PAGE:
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Agronomy Day 2008

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Tour A

Resistance Genes to Fight Against Soybean Diseases and Pests

Glen L. Hartman
Glen L. Hartman
Department of Crop Sciences and
Research Plant Pathologist with the
USDA-Agricultural Research Service

Management of soybean diseases and pests involves many approaches including cultural aspects like crop rotation, tillage practices and cultivar or variety selection. Other management practices include pesticide applications of fungicides or insecticides to the surface of seed or on plant foliage for protection from disease and pest organisms. aphids One of the most common management practices is to select resistant soybean varieties. The resistance in these varieties is an accumulation of many years of research that includes the discovery and characterization of the resistance, and its incorporation into commercially adapted varieties. One research priority in the Laboratory for Soybean Disease Research ( is to discover, characterize, and map novel disease and pest resistance genes. Soybean accessions from the United States Department of Agriculture-Agricultural Research Service (USDA-ARS) Soybean Germplasm Collection at Urbana, IL have been used extensively for discovering new sources of resistance. One example is the discovery of soybean aphid resistance. When the soybean aphid arrived as a new pest to the Midwest in 2000, commercial soybean varieties with aphid resistance were not available and sources of aphid resistance in the soybean collection were not known. Initial studies challenged many soybean accessions from the collection under controlled greenhouse conditions to find sources of resistance. Currently, the inheritance, resistance expression, map location, and genetic relationships of resistance genes have been published. Public and private soybean breeders are utilizing the available genetic information on the resistance genes and lines containing them to develop new soybean aphid resistant varieties. Another example includes the discovery of many potentially new sources of resistance to soybean rust. Prior to the first report of soybean rust in the continental U.S. in 2004, most of the soybean germplasm collection had been evaluated for resistance in a secure containment facility at Fort Detrick, Maryland, and over 800 accessions were short-listed as potential resistance sources. Useful genes from these sources are being characterized and added to adapted soybean varieties. In addition to the discovery of new sources of resistance, current soybean cultivars or pre-commercial lines are being evaluated through the Varietal Information Program for Soybeans (VIPS) for resistance to Phytophthora root rot, Sclerotinia stem rot, soybean aphid, soybean mosaic virus, and sudden death syndrome as an additional service to growers and seed companies. This program provides information to help soybean growers select soybean varieties for production.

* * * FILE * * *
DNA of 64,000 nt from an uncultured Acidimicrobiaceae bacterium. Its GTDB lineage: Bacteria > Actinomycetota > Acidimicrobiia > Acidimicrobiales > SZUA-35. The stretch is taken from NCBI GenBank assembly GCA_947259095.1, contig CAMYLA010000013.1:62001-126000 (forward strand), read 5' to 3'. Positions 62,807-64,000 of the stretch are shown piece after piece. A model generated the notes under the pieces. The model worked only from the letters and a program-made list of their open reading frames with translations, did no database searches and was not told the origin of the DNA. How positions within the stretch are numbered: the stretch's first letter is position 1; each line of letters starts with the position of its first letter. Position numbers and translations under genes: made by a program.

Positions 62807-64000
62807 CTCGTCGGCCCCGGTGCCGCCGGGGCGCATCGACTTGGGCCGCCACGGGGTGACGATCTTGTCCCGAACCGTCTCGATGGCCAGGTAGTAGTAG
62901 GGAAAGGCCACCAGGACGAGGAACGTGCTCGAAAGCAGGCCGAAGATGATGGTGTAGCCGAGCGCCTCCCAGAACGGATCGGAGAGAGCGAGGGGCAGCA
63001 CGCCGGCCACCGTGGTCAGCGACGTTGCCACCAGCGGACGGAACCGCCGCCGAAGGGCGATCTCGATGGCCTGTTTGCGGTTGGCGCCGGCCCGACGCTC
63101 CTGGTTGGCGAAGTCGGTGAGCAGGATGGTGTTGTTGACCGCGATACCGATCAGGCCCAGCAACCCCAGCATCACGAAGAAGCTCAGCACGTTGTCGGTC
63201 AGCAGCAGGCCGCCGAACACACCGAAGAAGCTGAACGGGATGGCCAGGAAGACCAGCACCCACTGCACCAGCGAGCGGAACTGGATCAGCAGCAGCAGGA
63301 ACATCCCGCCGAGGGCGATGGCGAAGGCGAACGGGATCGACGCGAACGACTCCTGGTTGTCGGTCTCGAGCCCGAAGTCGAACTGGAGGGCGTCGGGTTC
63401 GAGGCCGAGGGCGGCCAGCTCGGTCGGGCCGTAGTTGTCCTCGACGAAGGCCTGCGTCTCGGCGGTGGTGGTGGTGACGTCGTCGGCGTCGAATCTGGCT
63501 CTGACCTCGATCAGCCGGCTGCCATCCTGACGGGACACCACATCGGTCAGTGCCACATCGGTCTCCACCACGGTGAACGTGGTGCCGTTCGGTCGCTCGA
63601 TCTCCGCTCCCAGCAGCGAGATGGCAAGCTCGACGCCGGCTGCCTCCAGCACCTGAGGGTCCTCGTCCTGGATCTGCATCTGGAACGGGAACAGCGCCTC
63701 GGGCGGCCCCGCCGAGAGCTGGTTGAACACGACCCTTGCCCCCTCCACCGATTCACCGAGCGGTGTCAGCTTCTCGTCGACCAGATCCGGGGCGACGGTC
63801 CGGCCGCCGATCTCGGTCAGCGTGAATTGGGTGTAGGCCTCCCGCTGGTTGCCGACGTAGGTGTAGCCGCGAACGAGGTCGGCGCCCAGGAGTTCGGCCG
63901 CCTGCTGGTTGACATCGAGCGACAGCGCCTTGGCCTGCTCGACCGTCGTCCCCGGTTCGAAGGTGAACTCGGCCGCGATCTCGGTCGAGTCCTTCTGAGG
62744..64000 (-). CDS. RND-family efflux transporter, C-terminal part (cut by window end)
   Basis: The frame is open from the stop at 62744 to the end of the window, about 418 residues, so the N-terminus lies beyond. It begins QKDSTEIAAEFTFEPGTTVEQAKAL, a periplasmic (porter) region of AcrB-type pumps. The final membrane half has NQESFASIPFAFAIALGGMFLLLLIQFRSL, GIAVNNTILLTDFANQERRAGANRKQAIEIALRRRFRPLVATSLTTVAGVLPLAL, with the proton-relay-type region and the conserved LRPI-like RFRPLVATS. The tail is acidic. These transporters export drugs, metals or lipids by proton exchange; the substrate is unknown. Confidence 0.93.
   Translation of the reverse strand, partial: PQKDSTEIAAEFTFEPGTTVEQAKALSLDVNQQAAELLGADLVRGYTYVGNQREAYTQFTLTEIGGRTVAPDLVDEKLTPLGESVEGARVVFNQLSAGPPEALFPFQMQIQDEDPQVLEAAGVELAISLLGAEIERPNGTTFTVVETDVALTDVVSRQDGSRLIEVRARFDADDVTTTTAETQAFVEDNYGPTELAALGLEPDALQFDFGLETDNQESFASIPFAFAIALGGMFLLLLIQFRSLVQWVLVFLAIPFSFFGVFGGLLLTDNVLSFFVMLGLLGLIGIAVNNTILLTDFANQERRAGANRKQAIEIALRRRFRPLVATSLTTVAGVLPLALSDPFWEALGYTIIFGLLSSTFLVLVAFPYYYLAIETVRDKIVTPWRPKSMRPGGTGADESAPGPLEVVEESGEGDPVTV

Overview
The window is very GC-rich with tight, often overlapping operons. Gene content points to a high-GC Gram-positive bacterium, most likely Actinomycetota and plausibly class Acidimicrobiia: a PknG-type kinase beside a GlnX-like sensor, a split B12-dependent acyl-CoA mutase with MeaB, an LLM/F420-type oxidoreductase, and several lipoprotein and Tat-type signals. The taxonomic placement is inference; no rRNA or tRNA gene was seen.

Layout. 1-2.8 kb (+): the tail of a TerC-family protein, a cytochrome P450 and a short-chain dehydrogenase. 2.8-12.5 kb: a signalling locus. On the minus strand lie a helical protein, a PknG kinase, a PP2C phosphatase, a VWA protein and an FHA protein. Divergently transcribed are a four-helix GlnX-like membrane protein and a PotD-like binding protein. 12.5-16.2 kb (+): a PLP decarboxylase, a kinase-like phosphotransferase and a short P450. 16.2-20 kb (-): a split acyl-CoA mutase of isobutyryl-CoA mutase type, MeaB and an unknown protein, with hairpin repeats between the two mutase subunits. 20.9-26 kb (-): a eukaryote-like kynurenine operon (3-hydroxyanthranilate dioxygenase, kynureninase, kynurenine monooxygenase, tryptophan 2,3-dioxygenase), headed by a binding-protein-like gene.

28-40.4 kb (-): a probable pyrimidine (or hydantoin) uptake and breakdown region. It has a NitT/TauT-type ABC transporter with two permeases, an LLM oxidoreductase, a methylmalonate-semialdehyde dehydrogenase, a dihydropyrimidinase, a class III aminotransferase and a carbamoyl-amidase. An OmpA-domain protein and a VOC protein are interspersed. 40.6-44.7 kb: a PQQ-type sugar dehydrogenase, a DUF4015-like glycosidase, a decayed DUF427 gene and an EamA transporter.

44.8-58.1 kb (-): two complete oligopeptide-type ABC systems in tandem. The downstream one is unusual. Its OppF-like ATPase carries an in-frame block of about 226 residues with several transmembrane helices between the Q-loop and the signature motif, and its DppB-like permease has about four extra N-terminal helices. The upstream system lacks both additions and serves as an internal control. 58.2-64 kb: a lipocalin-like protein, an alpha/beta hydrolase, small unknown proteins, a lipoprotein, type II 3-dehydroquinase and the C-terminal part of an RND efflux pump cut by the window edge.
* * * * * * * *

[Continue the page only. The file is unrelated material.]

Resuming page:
116 plants
Energizing Agriculture